“Sports are Dumb” is a series about the most unbelievable “straight out of a movie” moments in sports history. Today we look at the story of Jaromir Jagr and his 11 point game.
The 2007 John Grisham novel “Playing for Pizza” tells the story of a disgraced quarterback who throws 3 interceptions in 11 minutes during a playoff game to end his NFL career. Seeking more opportunities for work, he lands himself a job playing for the Parma Panthers of the Italian Football League with a contract that involves more promises of beer and pizza than actual dollars. The story is one of learning to put money aside and instead play for the camaraderie and love of the game (plus maybe some great local food). What brave hero could possibly top that heartwarming tale?
Enter Jaromir Jagr.
During the 94-95 NHL lockout, Jagr would see himself go on a journey to the depths of professional hockey leagues. What makes his story so much more unbelievable than that of Grisham’s protagonist Rick Dockery is that Jagr wasn’t some third string athlete who blew it in a playoff game. It was quite the opposite; Jagr was already a bonafide NHL star and only getting better. The Czech hockey player was fresh off a 99 point season and only two years removed from winning back to back Stanley Cups. He was one of the games elite players, and he was only 22 years old.
When the lockout first started Jagr was one of many European NHL players to go play for their hometown teams. He suited up for TJ Kladno of the Czech league, the team he played for as a teen before being drafted into the NHL. In 11 games with Kladno, Jagr scored 22 points. During that 11th game though, Jagr was injured with an ankle sprain and Kladno being the respectable team they are told the star winger to stay off the ice for a while.
HC Bolzano, however, was not a respectable team.
HC Bolzano was a team in the Italian League – a league so bizarre that a player once used a lighter to set his opponent on fire mid game. Even more bizarre is that teams in this league had money to spend. Just a few years prior, future Prime Minister Silvio Berlusconi had invested in hockey and brought over Jarri Kurri to play a season for Devils Milano fresh off winning his 5th Stanley Cup in Edmonton.
Jagr was offered $60,000 to be HC Bolzano’s mercenary for 6 games. The team was in the middle of a Champions League-esque competition called the Six Nations Tournament against other teams from non-traditional hockey markets such as Italy, France, and the Netherlands. HC Bolzano wanted to win this tournament, and they weren’t against bringing one of the greatest players in the world into their semi-pro tournament to do it. The plan worked; Jagr dominated most of the games he played in, putting up 16 points in six games and delivering the Six Nations Trophy to HC Bolzano. Now Jagr had gotten to play for his childhood team and even won some silverware, with rumours that the NHL lockout was ending soon he was likely on his way back to North America.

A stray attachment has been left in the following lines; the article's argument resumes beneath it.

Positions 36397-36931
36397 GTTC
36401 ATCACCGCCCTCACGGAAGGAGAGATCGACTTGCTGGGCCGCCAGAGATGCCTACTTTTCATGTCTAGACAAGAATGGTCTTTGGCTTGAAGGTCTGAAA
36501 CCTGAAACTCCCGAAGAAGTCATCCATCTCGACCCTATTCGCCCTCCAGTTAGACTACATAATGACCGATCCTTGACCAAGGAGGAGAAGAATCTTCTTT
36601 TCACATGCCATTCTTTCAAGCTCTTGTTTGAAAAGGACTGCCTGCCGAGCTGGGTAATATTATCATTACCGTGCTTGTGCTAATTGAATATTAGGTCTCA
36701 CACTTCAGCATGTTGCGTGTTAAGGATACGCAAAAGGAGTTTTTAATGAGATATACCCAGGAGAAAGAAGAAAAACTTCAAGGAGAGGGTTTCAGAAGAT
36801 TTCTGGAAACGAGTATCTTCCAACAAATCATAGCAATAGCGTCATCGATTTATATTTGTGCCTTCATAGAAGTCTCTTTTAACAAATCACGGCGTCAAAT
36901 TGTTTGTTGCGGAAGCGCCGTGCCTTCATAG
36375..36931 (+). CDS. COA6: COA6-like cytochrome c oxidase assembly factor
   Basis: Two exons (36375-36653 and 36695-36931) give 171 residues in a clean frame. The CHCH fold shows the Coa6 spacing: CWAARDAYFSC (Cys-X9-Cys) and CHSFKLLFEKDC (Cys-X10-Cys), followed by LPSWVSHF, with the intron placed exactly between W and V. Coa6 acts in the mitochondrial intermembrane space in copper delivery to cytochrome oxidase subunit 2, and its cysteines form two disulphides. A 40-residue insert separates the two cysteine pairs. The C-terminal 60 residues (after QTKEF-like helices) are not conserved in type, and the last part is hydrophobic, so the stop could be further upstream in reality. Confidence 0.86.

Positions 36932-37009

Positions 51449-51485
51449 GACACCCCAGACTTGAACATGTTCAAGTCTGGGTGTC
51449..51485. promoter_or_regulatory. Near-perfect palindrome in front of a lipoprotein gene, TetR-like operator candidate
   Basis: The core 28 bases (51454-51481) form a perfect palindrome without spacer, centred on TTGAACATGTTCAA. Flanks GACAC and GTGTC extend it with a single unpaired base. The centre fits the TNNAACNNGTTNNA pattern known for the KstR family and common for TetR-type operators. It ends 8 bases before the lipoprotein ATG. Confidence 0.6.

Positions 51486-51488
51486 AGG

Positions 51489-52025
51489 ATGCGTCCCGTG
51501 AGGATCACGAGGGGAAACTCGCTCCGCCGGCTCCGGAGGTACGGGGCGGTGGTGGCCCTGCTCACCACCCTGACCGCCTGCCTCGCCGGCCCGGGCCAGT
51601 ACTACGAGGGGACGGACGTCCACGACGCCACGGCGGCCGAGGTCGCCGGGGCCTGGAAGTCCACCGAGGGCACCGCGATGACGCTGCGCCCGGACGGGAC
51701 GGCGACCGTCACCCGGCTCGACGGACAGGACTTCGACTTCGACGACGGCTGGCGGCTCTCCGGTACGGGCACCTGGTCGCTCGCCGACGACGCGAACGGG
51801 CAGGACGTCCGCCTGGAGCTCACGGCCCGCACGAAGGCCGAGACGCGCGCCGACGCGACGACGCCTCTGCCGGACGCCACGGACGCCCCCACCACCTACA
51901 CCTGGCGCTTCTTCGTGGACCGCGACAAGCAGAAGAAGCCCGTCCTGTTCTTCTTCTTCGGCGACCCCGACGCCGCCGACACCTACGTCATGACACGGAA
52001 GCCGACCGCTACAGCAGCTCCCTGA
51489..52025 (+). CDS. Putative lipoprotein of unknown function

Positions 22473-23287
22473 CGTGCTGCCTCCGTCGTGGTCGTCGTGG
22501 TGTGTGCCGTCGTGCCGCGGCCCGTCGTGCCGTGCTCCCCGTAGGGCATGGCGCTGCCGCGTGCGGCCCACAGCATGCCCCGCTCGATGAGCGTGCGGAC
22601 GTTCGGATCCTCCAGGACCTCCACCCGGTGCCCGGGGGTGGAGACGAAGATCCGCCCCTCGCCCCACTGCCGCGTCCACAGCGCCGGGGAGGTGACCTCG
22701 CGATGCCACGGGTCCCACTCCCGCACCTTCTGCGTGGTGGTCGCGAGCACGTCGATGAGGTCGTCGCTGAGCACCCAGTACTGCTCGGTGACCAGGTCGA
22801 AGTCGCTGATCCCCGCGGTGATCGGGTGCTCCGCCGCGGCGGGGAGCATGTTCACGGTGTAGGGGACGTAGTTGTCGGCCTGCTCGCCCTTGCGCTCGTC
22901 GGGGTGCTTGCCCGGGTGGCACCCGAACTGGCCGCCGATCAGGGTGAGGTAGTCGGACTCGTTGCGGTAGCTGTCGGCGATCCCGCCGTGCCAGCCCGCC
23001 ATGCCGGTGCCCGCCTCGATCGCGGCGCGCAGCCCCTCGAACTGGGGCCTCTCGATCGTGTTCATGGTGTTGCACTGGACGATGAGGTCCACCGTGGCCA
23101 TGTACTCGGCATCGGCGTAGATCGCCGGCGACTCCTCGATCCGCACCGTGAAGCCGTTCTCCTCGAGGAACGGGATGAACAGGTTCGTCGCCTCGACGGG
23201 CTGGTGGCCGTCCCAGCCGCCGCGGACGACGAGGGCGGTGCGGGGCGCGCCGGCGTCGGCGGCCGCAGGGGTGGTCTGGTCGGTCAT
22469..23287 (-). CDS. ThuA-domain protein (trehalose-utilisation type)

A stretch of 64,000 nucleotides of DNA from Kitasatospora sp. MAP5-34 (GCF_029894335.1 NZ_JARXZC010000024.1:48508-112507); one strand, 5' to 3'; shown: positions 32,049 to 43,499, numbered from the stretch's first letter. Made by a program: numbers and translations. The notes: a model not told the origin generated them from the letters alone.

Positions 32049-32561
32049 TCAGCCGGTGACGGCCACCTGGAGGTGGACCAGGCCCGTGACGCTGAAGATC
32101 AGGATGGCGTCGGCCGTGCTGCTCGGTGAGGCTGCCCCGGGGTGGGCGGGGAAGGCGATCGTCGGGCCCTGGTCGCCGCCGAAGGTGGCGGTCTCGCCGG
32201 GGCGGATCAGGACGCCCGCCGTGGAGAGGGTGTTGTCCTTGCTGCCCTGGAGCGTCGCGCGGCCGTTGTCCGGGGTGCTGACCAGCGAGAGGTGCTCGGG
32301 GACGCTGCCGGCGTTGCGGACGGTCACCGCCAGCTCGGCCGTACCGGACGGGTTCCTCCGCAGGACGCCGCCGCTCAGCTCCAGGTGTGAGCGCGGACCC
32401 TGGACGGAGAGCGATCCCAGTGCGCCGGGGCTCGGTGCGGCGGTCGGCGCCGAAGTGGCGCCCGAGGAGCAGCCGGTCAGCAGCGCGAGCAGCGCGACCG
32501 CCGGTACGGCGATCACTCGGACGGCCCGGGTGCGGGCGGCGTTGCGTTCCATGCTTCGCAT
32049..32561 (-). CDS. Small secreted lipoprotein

Then one more call came in.
Jagr was contacted by his friends and former Kladno teammates Vladimir Kames and Petr Fiala to come join them playing for Schalke, a second-tier German league team playing in 1. Liga, the level below Germany’s DEL. Team management said that as much as they’d love to have a star play on the team, they couldn’t afford to pay Jagr; even putting him up in a hotel would be tricky. But much like our John Grisham’s hero, Jagr cared less about the money and more about playing a game he loved and eating some good food along the way. One of the most valuable hockey players in the world let this second-tier German team know that he could crash on his friend’s couch and would be happy to play for some good local food and beer.
To put this into perspective, this is like if MLB went on strike and then Mike Trout came to play for the Hamilton Cardinals of the independent Intercounty Baseball League while getting paid in maple syrup drizzled pancakes and a local craft brew.
Jagr made an absolute mockery of the game being several tiers of skill above every player on the ice. He scored within the first 30 seconds of the game and then decided to rest his ankle and focus mostly on passing the puck, performing his best Gretzky impression essentially just bouncing the puck off teammates sticks into the net. Sixty minutes of game time later Schalke had won 20-3 with Jagr adding ten assists for eleven total points in what would be his only German league game. After the game, Jagr stuck around and signed autographs with his friends before being treated to a plate of schnitzel served with fries, mayo, and beer.
Within two weeks the NHL season had resumed and Jagr was back playing for the Pittsburgh Penguins. That season would see him winning the scoring race and finishing 2nd in MVP voting. Jagr would go on to earn over $100,000,000 in his NHL career but could anything ever compete with the glory of that cold January night of schnitzel, beer, and dunking on locals?
No, probably not.